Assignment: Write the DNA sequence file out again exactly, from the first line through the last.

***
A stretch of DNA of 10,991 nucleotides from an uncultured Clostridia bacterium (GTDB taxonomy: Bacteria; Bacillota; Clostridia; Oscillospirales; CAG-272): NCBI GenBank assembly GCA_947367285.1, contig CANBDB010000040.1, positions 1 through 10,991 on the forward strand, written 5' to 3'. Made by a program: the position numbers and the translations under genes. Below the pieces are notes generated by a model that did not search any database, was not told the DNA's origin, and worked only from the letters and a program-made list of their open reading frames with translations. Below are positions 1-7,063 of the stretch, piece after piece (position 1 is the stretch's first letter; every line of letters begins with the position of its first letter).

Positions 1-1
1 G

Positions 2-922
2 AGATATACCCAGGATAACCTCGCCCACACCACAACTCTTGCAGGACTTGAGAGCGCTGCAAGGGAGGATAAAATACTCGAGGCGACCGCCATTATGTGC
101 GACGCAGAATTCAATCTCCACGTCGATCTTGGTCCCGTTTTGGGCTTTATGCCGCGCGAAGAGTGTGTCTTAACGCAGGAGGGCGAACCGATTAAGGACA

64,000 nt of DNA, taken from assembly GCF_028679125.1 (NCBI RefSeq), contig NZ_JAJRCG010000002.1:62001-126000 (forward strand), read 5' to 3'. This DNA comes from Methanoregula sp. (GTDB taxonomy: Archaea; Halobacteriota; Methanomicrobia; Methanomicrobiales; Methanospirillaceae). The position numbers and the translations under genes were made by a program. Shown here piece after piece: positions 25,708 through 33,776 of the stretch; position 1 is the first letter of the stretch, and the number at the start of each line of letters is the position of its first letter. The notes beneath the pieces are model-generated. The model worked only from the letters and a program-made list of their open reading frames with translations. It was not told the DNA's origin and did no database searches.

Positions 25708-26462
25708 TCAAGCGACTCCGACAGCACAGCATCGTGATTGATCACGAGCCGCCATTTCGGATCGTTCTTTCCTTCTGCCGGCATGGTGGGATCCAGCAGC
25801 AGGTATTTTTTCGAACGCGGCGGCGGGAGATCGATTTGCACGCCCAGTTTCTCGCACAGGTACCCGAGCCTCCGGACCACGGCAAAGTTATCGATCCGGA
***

A stretch of DNA of 10,991 nucleotides from an uncultured Clostridia bacterium (GTDB taxonomy: Bacteria; Bacillota; Clostridia; Oscillospirales; CAG-272): NCBI GenBank assembly GCA_947367285.1, contig CANBDB010000040.1, positions 1 through 10,991 on the forward strand, written 5' to 3'. Made by a program: the position numbers and the translations under genes. Below the pieces are notes generated by a model that did not search any database, was not told the DNA's origin, and worked only from the letters and a program-made list of their open reading frames with translations. Below are positions 1-7,063 of the stretch, piece after piece (position 1 is the stretch's first letter; every line of letters begins with the position of its first letter).

Positions 1-1
1 G

Positions 2-922
2 AGATATACCCAGGATAACCTCGCCCACACCACAACTCTTGCAGGACTTGAGAGCGCTGCAAGGGAGGATAAAATACTCGAGGCGACCGCCATTATGTGC
101 GACGCAGAATTCAATCTCCACGTCGATCTTGGTCCCGTTTTGGGCTTTATGCCGCGCGAAGAGTGTGTCTTAACGCAGGAGGGCGAACCGATTAAGGACA

64,000 nt of DNA, taken from assembly GCF_028679125.1 (NCBI RefSeq), contig NZ_JAJRCG010000002.1:62001-126000 (forward strand), read 5' to 3'. This DNA comes from Methanoregula sp. (GTDB taxonomy: Archaea; Halobacteriota; Methanomicrobia; Methanomicrobiales; Methanospirillaceae). The position numbers and the translations under genes were made by a program. Shown here piece after piece: positions 25,708 through 33,776 of the stretch; position 1 is the first letter of the stretch, and the number at the start of each line of letters is the position of its first letter. The notes beneath the pieces are model-generated. The model worked only from the letters and a program-made list of their open reading frames with translations. It was not told the DNA's origin and did no database searches.

Positions 25708-26462
25708 TCAAGCGACTCCGACAGCACAGCATCGTGATTGATCACGAGCCGCCATTTCGGATCGTTCTTTCCTTCTGCCGGCATGGTGGGATCCAGCAGC
25801 AGGTATTTTTTCGAACGCGGCGGCGGGAGATCGATTTGCACGCCCAGTTTCTCGCACAGGTACCCGAGCCTCCGGACCACGGCAAAGTTATCGATCCGGA